Cloud computing is growing at a substantial rate, which has accelerated in the past couple of years. It’s no wonder why companies already looking to outsource their IT are finding themselves debating whether they should go with dedicated servers or move their applications & workloads to the cloud, or maybe a combination of both. Both cloud and virtualized dedicated servers have their pros and cons, but how do you decide which is right for your company?
We put together a simple comparison between the two in order to help you and your company assess and determine the option that makes the most sense for your applications and storage purposes.
Cloud computing is still a fairly new concept and in some cases, still a foreign concept to some companies. But nonetheless, it is predicted by some experts to potentially become the sole solution of data storage and hosting in the future. Whether this is true or not is up for debate. With cloud computing, the physical server is virtualized and can produce many instances of virtual servers, making one server into many. Users access pools of compute resources via a web-based portal and can easily scale resources up or down as needed. The cloud user only pays for the resources they use.
This is the traditional way of hosting and follows a simple protocol in which a user buys or leases a server from a provider and pays for that server’s full complement of resources, regardless of how much is utilized. So, the user has some fixed maximum amount of dedicated compute resources available to them. Server management responsibilities can reside with the user or the hosting service provider, depending upon the individual user’s requirements. Additional services can be added, such as top-notch security and networking, which are found within state-of-the-art data center facilities.
Let’s compare some differences of key factors when assessing the two options.
Dedicated servers can cost anywhere from hundreds to thousands of dollars per month, depending on the component resources required to address the user’s needs. These monthly fees are incurred regardless of whether or not all of the resources are used. With cloud, on the other hand, you are charged for the amount of computing resources and storage you use when you use it – a pay-as-you-go model. Unlike dedicated servers, cloud services usually do not have a cap. Whether it is compute, data store cost or data transfer cost, a user is charged only for what they use in the cloud. Both options can sometimes cost a similar amount, depending on needs.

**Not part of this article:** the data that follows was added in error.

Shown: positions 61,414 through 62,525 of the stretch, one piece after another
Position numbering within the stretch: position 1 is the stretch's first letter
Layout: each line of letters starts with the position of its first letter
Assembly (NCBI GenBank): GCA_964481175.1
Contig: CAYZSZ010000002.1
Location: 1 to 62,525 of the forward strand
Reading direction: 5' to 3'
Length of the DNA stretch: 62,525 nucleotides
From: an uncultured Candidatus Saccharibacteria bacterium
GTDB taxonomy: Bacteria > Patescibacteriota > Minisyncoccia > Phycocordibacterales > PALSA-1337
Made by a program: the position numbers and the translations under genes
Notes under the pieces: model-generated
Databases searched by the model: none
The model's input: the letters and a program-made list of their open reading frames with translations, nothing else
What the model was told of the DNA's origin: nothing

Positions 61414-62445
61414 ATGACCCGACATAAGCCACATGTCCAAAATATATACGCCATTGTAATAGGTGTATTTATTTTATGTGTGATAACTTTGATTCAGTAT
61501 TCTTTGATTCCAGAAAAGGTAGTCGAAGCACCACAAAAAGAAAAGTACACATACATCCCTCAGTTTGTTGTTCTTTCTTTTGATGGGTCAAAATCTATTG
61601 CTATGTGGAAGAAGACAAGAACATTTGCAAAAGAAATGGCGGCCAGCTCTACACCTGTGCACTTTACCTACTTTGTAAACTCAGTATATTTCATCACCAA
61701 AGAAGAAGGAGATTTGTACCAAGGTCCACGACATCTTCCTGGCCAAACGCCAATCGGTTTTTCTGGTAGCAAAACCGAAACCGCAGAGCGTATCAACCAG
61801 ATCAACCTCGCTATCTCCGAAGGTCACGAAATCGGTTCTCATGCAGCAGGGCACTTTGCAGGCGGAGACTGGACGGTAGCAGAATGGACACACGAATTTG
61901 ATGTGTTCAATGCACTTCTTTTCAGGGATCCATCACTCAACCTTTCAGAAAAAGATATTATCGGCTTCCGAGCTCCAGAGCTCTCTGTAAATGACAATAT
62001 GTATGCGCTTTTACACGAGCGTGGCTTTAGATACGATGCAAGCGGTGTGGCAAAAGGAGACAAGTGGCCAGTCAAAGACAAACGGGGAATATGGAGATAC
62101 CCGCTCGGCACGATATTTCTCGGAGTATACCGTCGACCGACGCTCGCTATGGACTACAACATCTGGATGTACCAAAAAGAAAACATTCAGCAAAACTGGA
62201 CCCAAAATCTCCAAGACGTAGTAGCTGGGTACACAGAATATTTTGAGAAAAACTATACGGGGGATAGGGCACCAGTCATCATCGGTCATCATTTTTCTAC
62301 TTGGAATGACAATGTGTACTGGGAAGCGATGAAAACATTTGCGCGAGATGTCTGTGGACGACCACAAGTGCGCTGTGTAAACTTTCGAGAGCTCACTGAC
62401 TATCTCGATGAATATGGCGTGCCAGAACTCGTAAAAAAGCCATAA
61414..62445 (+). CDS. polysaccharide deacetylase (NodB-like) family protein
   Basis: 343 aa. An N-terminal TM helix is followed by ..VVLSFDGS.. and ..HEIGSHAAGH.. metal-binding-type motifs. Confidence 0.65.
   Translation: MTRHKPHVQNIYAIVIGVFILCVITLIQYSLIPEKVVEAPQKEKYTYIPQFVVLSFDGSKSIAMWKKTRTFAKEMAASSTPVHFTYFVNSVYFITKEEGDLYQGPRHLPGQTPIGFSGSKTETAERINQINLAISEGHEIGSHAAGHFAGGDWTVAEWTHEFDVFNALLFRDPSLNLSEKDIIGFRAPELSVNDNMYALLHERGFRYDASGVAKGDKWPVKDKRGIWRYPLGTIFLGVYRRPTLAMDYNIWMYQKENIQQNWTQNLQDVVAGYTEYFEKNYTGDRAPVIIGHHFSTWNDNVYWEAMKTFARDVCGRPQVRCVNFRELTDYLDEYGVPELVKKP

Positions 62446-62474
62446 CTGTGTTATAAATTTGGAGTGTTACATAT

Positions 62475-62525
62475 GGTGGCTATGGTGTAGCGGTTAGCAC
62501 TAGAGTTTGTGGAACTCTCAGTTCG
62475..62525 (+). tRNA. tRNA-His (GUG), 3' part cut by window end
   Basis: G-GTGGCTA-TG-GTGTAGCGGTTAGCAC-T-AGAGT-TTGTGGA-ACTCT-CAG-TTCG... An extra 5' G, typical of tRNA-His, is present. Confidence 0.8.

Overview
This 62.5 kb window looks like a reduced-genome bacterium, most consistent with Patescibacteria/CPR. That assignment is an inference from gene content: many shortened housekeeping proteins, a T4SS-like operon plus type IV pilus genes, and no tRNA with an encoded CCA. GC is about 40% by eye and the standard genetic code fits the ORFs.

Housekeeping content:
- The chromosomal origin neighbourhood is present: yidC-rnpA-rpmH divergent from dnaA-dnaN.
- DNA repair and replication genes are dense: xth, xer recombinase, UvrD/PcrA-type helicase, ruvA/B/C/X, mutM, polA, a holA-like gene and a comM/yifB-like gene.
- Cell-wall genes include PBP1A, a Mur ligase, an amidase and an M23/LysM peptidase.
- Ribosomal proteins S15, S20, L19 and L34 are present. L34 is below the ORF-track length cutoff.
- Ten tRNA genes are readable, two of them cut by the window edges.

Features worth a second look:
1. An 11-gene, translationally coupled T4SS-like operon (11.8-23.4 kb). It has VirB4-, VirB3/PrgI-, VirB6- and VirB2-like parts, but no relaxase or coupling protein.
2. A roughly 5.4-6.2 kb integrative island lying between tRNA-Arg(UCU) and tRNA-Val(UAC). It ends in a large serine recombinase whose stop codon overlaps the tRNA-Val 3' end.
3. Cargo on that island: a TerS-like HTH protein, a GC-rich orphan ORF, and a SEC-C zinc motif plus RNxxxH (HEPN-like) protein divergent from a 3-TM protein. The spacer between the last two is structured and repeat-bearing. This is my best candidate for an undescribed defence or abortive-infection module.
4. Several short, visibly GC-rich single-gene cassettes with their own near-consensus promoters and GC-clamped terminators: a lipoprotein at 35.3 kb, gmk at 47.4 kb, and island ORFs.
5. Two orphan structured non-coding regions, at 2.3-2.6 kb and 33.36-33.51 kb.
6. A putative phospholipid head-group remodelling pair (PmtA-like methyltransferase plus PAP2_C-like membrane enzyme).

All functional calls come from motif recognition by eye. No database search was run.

With cloud, it’s very easy to scale and resize the virtual server resource, which gives the user the ability to quickly add/remove RAM, CPU, and hard drive space that is customized to the application. Cloud servers may, however, have performance and resource limitations when it comes to disk read/write compared to that of a dedicated server.
Dedicated servers are comparable to that of their cloud counterpart. However, the ability to scale resources is directly correlated to the resources available on the physical hardware. To scale out your applications and services with additional resources often requires additional hardware. This may also require load balancers, switches, network configuration, advanced server configuration, routers, etc., which can be costly and for which implementation can be complex and time consuming. On the other hand, if you have a scenario in which workloads and utilization are relatively constant or require permanent resources, it may be more beneficial and cost-effective to stick with a dedicated server, as the resources of a physical server will be more ideal to handle this type of load.
The advantages of easily scaling your resources with a cloud server should be an important consideration when planning out your hosting needs. In fact, it may be most effective to utilize dedicated resources for your constant workloads and engage cloud resources during peak periods or for test and development cycles. This is known as a ‘hybrid’ solution and can provide the best of both worlds.
Reliability is wholly dependent on the resources used and their redundancy to run your applications and workloads. Should one of your cloud servers fail, it is usually easy and fast to rapidly spin up a new cloud server instance and continue running your workloads off of the same data store. Little time is lost, and the added cost is minimal to resume and keep your business running.
With dedicated servers, redundant servers and software, as well as network connectivity, can add significant cost to your solution. The server either needs to have a duplicate running elsewhere or the server needs to be repaired or replaced before your site or app can get up and running again. Either way, having a good disaster recovery plan in place can help save time and money.Whether you choose to go with dedicated or cloud, your service is only as good as your service provider. At QTS, we offer secure cloud computing services and managed hosting solutions customized to fit your business needs. Check out our website for more information.